Section A: Socio-economic and demographic characteristics such as age, sex, marital status, highest educational qualification and length of time as a head teacher. This section gave insight into the respondents’ socio-economic and demographic background.

Section B: This section contained questions that assessed the head teachers’ knowledge of school health programme.

Section C: This section assessed some of practices of school health programme by the head teachers in their various schools. The section served to augment the main Instrument that was used to assess practice of school health within the schools which was the observational checklist.

The observational checklist

was adapted from the school health programme evaluation scale by the Federal Ministry of Education’s sanitary inspection form [17]. The checklist covered all the domains of the school health programme. It was the main Instrument used to evaluate the practice of school health programme.

Data collection technique

The instruments for data collection: a self-administered semi-structured questionnaire for the head teachers and an observational checklist for the schools were pre-tested in ten (10) public and ten (10) private primary schools in Ibadan North East Local Government and modified as appropriate. Twenty (20) research assistants were recruited and trained in the correct use of the questionnaire (Additional file 1) and the checklist (Additional file 2). Identification tags with pictures were issued to the Research Assistants to facilitate school entry.

School entry was made by approaching the head teacher. Some of the schools randomly recruited into the study were located in ‘hard to reach’ areas with difficult terrains that required very long treks on foot and crossing of rivers in canoes. Once the head teacher give his consent by signing the informed consent form, he/she was given a copy of the questionnaire to fill in the presence of a research assistant who explained grey areas when necessary. Observational checklist was also used to assess practice of school health programme usually in the company of a teacher nominated by the head teacher. Data were collected over a three (3) month period.

Analysis of results

Quantitative data collected was checked for errors, cleaned, entered and analyzed using the SPSS version 15.0. Data was summarized with proportions and means and presented using frequency tables. The data analysis focused on univariate frequency table and bivariate cross tabulations that identify important relationships between variables. Respondents were categorized into good and poor knowledge status by identifying the correct answer as indicated in the National school health evaluation scale [17]. Practice of school health programmes was described as indicated in the evaluation scale form by the Federal Ministry of Education.

Inferential statistics to test for associations between variables was done using the Chi square test, t test was used to compare the difference between the mean. Logistic regression was then used to estimate predictors of willingness to practice school health programme. Variables that were found to be significant at 0.05 for factors affecting Implementation of school health programme were fed into the Logistic regression model in order to assess the effect of confounding factors. The level of statistical significance was set at 5 %.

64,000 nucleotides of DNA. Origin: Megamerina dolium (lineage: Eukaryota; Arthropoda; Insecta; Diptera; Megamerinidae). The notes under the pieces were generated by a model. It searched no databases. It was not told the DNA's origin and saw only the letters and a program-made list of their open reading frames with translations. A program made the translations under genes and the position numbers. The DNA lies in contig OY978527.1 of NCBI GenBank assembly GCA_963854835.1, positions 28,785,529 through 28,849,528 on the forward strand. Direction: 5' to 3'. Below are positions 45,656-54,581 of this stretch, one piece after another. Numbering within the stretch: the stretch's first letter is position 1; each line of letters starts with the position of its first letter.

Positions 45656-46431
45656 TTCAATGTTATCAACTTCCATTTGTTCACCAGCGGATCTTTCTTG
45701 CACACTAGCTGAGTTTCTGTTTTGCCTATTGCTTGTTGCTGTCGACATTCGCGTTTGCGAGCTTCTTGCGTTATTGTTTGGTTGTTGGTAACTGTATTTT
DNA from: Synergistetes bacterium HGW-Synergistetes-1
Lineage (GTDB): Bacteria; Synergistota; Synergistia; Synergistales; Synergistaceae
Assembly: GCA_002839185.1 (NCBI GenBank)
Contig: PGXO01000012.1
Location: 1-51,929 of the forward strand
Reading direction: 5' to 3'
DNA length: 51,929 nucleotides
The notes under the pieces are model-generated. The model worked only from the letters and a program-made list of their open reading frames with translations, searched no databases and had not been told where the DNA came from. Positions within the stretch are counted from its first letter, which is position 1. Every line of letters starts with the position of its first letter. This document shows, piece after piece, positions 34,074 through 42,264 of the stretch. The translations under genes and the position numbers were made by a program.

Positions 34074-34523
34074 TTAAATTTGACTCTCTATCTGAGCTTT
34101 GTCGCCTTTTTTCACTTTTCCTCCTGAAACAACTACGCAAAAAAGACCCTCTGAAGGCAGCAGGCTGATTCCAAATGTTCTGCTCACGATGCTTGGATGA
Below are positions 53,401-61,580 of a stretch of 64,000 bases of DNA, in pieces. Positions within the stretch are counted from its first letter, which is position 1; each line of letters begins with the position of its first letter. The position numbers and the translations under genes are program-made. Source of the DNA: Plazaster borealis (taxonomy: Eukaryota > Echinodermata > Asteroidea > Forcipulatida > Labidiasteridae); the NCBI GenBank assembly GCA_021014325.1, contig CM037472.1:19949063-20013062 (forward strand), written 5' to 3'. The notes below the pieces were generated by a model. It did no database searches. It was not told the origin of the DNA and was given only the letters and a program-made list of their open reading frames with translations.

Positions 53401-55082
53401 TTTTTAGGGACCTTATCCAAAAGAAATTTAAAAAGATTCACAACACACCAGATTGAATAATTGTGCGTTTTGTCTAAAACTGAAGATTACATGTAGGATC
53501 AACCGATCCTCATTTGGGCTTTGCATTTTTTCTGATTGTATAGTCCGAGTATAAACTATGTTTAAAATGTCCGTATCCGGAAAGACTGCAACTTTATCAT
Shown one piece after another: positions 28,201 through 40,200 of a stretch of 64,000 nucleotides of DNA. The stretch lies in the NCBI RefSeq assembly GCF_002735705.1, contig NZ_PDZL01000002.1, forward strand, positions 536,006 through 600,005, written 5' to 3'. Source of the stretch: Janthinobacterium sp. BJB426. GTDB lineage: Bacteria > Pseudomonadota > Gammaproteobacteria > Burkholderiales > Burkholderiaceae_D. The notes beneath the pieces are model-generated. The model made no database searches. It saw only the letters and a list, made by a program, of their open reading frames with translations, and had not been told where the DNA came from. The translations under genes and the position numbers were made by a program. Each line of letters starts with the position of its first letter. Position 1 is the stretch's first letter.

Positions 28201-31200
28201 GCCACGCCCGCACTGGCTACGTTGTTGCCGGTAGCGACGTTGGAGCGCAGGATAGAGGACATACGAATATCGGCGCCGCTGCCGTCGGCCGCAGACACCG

Ethical approval

Ethical approval to conduct the study was obtained from the Ethical Committee of the Olabisi Onabanjo University Teaching Hospital, Sagamu. Official permission was obtained from the office of the permanent secretary, state Ministry of Education and the three (3) Local Government Authorities where the schools were sited. Furthermore, the zonal education officers of Sagamu, Abeokuta South and Ado-Odo/Ota local government areas were also informed.

Written informed consent was obtained from all the participants after study objectives were explained to them. They were assured that participation was voluntary and they would incur no loss if they decided not to participate.

Study participants were assured of strict confidentiality and this was indicated on the questionnaire. Data collected was only used for research purposes and was kept confidential on a password protected computer. Research assistants were also trained not to disclose the information divulged by the respondents during the interview. Anonymity was assured as names or any other personal identifying information was not required from subjects.

Results

Socio-dermographic characteristics

All the schools surveyed provide school health services. The mean age of the head teachers in public schools was 53.0 ± 3.6 years while that for the private schools was 37.4 ± 8.0 years. Table 1 shows the socio-dermographic characteristics of the respondents.
Table 1

Characteristics of respondents’ socio-demographic variables

Characteristics

Public schools N = 180 (%)

Private schools N = 180 (%)

Total N = 360 (%)

Test statistic value (χ2)

p value

Age at last birthday

 21–30

0 (0.0)

30 (16.7)

30 (8.3)

  

 31–40

2 (1.1)

110 (61.1)

112 (31.1)

  

 41–50

31 (17.2)

30 (16.7)

61 (16.9)

2.250

0.001

 51–60

147 (81.7)

9 (5.0)

156 (43.3)

  

 ≥60

0 (0.0)

1 (0.6)

1 (0.3)

  

Sex

 Male

39 (21.7)

51 (28.3)

90 (25.0)

1.809

0.179

 Female

141 (78.3)

129 (71.7)

270 (75.0)

  

Marital status

 Single

5 (2.8)

31 (17.2)

36 (10.0)

  

 Married

152 (87.8)

144 (80.0)

302 (83.9)

25.803

0.001

 Separated/divorced

3 (1.7)

1 (0.6)

4 (1.1)

  

 Widowed

14 (7.8)

4 (2.2)

18 (5.0)

  

Religion

 Christianity

155 (86.1)

158 (87.8)

313 (86.9)

  

 Islam

24 (13.3)

20 (11.1)

44 (12.2)

0.966

0.617

 Others

1 (0.6)

2 (1.1)

3 (0.8)

  

Ethnicity

 Hausa

0 (0.0)

0 (0.0)

0 (0)

  

 Ibo

18 (10.0)

32 (17.8)

50 (13.8)

5.343

0.069

 Yoruba

158 (87.8)

141 (78.3)

299 (83.1)

  

 Others

4 (2.2)

7 (3.9)

11 (3.1)

  

Highest educational qualification

 Masters degree

8 (4.4)